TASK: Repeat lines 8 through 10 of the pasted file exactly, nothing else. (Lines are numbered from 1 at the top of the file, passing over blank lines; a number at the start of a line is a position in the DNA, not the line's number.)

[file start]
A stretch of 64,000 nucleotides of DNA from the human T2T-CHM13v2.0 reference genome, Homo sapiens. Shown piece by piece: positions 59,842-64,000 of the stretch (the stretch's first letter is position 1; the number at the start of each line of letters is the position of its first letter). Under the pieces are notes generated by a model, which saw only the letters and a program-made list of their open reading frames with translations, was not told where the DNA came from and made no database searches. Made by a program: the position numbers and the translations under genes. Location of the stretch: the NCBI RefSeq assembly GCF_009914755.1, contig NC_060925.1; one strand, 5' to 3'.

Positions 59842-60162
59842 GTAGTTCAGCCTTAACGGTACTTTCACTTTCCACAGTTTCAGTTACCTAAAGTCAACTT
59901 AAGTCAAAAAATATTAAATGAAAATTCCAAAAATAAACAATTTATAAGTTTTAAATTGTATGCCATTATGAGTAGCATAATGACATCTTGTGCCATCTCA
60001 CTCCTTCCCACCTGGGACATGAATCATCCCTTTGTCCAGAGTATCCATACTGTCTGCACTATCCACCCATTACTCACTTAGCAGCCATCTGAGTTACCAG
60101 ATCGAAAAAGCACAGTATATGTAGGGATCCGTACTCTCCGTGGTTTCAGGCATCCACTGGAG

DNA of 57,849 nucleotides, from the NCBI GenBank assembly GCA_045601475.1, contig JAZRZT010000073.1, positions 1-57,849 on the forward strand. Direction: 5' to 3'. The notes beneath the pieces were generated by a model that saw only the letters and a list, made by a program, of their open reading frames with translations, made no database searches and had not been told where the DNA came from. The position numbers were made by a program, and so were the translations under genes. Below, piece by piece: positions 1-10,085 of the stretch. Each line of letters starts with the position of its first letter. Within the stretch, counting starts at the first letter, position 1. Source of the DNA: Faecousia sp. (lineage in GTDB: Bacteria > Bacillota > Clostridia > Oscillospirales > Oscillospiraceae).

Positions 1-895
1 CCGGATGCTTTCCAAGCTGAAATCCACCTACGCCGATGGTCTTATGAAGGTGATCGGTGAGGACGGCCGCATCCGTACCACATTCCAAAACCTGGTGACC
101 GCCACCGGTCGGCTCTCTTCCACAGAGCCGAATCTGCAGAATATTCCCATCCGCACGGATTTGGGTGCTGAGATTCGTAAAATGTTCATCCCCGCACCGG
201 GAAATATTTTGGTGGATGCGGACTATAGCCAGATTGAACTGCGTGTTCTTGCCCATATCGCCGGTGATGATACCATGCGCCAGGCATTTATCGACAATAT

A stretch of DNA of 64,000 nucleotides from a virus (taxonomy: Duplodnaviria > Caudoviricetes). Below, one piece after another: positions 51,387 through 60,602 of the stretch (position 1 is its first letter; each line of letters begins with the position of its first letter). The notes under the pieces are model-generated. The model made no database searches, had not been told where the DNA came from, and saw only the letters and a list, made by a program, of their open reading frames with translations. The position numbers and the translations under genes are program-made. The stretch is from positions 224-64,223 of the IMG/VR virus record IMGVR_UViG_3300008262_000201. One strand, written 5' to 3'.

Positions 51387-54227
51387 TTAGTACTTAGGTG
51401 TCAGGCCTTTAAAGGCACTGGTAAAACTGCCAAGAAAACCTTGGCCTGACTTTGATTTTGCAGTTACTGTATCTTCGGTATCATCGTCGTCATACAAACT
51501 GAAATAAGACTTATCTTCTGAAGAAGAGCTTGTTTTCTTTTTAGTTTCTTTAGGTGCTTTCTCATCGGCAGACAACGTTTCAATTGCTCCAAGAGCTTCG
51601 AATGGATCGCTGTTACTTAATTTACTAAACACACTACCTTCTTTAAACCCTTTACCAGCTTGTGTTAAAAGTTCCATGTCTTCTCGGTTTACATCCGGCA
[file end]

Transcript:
Positions 1-895
1 CCGGATGCTTTCCAAGCTGAAATCCACCTACGCCGATGGTCTTATGAAGGTGATCGGTGAGGACGGCCGCATCCGTACCACATTCCAAAACCTGGTGACC
101 GCCACCGGTCGGCTCTCTTCCACAGAGCCGAATCTGCAGAATATTCCCATCCGCACGGATTTGGGTGCTGAGATTCGTAAAATGTTCATCCCCGCACCGG